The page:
Raúl Guerrero Montemayor, Dec 16, 1926 - Jan 9, 2013Friday, January 11, 2013
My friend Raúl Guerrero Montemayor who was 86 on December 16, died Wednesday, January 9, 2013 in Mexico City. I talked to him on January 7 on Skype and found him especially lively and quick to respond. I told him I had never heard him better. He told me he felt fine.
The last time I saw Raúl alive was December 19 in the morning. He was extremely thin and could barely move on his own volition. I had photographed him a couple of days before but I did not have the heart to show him as I saw him. I photographed his beautiful hands on my mother's red Mexican rebozo. He adored my mother as he did my grandmother.
Rosemary reminded me today when I told her the news something that I have never forgotten. When my mother died it was with Raúl that I did my coffin shopping and it was he who helped me with the funeral arrangements.
A few years before my grandmother had died at a home in Cuernavaca. I have no memory of the funeral. It was Raúl on his bed on December 17th who told me, “When your grandmother died, her coffin was being transported by a couple of very ordinary Mexican men (Raúl used the word “pelados”) and they stumbled. You and I went to the rescue. I cannot but realize that your grandmother, who was quite an uppity old woman would have appreciated that her burial was assisted by two men with class.”
From my vantage point of the chair by Raúl’s bed I could see the open closet door with his row of exquisite shoes, and hanging over them his beautiful suits and shirts. Raúl had class or as my mother would have stated, he was “gente fina”.
But he was not devoid of humour. One time at a party at the house of my Aunt Fermina and Tío Luís Miranda, my uncle had a guest who was an insufferable American who happened to be a Mormon of the worst kind. He refused to even drink Coke. I so disliked this pedantic man that Raúl and I conspired to get him drunk by serving him orange Fanta which we laced with Grand Marnier. We got the man quite tipsy.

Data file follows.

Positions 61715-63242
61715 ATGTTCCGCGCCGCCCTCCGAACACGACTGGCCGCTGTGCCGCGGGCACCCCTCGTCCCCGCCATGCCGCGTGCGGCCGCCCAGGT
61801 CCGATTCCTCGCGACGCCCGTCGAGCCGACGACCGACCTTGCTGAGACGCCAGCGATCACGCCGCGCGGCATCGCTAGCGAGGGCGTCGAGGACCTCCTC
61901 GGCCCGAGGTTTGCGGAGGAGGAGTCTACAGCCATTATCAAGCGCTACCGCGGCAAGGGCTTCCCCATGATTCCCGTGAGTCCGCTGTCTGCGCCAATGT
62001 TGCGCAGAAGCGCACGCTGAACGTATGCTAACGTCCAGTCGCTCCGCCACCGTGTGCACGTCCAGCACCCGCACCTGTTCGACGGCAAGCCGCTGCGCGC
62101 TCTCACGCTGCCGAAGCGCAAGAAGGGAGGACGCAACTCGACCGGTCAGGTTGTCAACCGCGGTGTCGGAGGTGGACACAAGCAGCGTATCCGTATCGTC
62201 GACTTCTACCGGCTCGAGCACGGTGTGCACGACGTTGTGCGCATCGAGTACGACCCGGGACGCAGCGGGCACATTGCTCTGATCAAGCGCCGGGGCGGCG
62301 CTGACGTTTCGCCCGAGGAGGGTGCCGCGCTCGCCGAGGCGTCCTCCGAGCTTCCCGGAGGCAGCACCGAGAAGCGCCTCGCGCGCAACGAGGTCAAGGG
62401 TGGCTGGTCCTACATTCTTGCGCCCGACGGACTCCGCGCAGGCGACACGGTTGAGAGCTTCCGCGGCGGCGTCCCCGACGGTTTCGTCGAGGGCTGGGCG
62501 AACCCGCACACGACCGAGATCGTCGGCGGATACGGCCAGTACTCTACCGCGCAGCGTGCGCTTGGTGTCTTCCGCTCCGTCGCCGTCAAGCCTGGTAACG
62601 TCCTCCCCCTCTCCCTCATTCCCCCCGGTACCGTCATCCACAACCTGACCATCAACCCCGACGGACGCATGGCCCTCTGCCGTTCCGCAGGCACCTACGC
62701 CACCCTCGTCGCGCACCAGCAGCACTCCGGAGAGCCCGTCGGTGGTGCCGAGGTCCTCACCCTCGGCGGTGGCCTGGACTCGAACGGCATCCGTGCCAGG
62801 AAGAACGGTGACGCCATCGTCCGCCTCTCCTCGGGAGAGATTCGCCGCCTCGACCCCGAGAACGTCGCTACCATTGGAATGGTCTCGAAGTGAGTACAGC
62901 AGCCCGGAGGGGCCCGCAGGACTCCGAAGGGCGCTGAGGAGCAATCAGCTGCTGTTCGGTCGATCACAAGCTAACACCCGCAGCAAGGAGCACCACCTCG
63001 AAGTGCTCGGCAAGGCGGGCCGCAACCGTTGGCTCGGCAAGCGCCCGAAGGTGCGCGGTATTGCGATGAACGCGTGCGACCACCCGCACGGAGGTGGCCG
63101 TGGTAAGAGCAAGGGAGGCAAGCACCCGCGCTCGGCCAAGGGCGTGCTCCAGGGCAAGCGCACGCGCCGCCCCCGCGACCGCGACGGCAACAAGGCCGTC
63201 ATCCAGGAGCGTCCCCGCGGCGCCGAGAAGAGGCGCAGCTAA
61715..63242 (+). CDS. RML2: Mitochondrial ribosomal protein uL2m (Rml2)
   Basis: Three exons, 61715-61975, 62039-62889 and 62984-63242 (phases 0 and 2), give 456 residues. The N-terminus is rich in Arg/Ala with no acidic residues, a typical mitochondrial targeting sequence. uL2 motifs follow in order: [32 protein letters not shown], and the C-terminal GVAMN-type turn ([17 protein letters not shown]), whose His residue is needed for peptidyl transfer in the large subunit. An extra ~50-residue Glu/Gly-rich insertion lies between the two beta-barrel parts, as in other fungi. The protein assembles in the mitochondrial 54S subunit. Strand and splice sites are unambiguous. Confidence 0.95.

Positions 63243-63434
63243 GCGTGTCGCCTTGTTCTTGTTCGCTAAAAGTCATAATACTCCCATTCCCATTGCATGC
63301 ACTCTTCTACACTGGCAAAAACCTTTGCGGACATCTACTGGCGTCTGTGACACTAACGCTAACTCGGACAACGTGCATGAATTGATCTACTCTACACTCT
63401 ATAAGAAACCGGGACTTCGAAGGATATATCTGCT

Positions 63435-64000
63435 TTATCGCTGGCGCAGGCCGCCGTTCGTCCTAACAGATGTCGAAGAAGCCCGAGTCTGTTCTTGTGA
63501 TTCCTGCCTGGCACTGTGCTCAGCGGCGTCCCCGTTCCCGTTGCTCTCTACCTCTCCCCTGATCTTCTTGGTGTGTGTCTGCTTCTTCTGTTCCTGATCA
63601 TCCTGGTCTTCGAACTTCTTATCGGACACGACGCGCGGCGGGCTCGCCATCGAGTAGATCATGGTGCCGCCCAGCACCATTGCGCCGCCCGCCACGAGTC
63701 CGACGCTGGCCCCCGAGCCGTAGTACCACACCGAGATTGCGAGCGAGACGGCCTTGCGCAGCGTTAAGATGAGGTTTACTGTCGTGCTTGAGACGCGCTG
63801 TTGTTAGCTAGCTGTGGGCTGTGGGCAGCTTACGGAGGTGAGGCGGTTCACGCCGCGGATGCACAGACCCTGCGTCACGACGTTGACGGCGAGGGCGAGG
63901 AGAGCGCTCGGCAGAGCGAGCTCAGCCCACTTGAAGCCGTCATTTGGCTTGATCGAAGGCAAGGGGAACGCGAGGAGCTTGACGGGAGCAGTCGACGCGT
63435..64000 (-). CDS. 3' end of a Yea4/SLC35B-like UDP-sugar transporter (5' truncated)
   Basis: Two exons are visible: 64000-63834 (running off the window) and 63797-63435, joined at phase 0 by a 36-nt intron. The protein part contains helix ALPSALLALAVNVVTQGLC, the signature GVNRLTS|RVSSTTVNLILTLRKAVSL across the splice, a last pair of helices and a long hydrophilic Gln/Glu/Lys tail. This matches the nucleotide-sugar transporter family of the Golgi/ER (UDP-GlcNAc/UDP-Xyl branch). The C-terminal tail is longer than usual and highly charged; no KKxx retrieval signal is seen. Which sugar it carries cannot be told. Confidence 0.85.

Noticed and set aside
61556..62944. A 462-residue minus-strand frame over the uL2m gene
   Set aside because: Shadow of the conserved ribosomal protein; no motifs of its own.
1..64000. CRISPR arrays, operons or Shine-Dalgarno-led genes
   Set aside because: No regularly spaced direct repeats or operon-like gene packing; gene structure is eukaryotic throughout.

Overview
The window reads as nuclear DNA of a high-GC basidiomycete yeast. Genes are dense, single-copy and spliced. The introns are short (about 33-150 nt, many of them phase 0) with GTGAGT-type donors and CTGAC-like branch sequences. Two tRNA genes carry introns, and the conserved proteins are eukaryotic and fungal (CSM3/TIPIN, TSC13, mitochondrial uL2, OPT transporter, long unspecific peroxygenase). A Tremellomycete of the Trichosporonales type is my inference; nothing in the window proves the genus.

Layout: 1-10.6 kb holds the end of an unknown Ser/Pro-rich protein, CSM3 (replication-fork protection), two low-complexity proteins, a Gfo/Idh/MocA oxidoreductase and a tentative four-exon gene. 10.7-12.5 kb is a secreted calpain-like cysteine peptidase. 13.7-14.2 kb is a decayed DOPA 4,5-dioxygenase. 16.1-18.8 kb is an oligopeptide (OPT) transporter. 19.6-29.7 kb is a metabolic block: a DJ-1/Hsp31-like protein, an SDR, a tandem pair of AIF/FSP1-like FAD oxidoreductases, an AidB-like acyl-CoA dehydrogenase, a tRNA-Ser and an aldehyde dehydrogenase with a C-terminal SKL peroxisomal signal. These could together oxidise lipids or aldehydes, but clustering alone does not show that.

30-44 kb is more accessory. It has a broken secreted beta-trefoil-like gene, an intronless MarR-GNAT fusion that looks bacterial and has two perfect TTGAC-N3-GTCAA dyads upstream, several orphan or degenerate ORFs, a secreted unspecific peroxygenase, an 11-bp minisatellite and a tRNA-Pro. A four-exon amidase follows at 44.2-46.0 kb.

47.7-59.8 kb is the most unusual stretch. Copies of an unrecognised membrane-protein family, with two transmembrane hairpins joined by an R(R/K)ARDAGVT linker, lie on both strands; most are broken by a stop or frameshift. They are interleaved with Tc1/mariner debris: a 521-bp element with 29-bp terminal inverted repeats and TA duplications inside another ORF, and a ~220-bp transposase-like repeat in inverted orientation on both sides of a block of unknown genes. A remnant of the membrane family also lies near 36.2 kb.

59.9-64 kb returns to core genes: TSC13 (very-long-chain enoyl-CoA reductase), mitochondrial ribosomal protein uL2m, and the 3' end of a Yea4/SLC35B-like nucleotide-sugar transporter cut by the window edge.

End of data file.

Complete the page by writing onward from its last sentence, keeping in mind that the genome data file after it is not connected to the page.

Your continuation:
Raúl was always careful about his appearance and he was always slim and well toned. But he could really eat. And the place to eat was the Miranda household. The Miranda’s had been a wealthy family in Manila and they had lived in the best section of the city called Forbes Park. When the Japanese army was about to disembark and take the city my Uncle Luís Miranda who was the head chemist at the San Miguel Brewery stated in the parlance of the times, “I was going to make sure the Japs would not drink any of my beer so I sabotaged the plant.” I never did ask my uncle if the Japanese found out. What I do know is that the Miranda family (one girl and two boys) were turfed out of their beautiful home which became the headquarters of the occupying forces. The Miranda family lived all kinds of deprivations and my uncle swore that if they ever survived the war they would never ever experience hunger.
At the Miranda’s food was always plentiful and always the best. If you happened to sit at the table with Uncle Luís he would point at you and bend the first joint of his index finger and tell you that you were not eating anything so you had to eat more and well.
So we had eating competitions that involved my cousin Roberto Miranda, his friend Paco Sandoval, Raúl and yours truly. I could really pack it in. The champion, you would have guessed had to be Robby Miranda who loved to eat. But the champ was always Raúl, who had a habit of showing up, on any day of the week or weekend at about lunchtime or dinner time.
I remember one Saturday or Sunday lunch (there were always many children who sat at ancillary card tables) when we ate various servings of pasta. Then came the T-bones. I remember that I had two. We had the ever present kaning malagkit, Filipino white sticky rice, salad and of course bread to soak up the steak juices. My Aunt Fermina, would have been up all the day before making the dough and waiting for it to rise, which she then flattened and waited for it to rise again. This process to make the Spanish origin enzaimadas was laborious. They were, of course the best enzaimadas I have ever had in my life. The next day after the pasta, the steaks, the salad, the bread, the rice, etc we ate the enzaimadas almost as if the Japanese were about to take the city. The winner that day was Raúl Guerrero Montemayor.
|Raúl Guerrero Montemayor &|
Hilary Anne Waterhouse-Hayward
As I saw the withered shadow of the handsome man that I knew was still the Raúl that I so much loved I again thought of my first doubts on the afterlife. It had all begun in my late teens when I wondered what my mother would look like when I met up with her in heaven. Would she be old? A little girl? A young girl?
When I left him on Wednesday morning Raúl looked at me and could see the tears running down his cheeks. He told me, “No me despido porque nos vamos a ver otra vez.” I will not say goodbye. We will see each other again.”
Until that happens I will remember him as I see him in the pictures here which I must have taken around 1974 when his goddaughter, my daughter Hilary, was about three.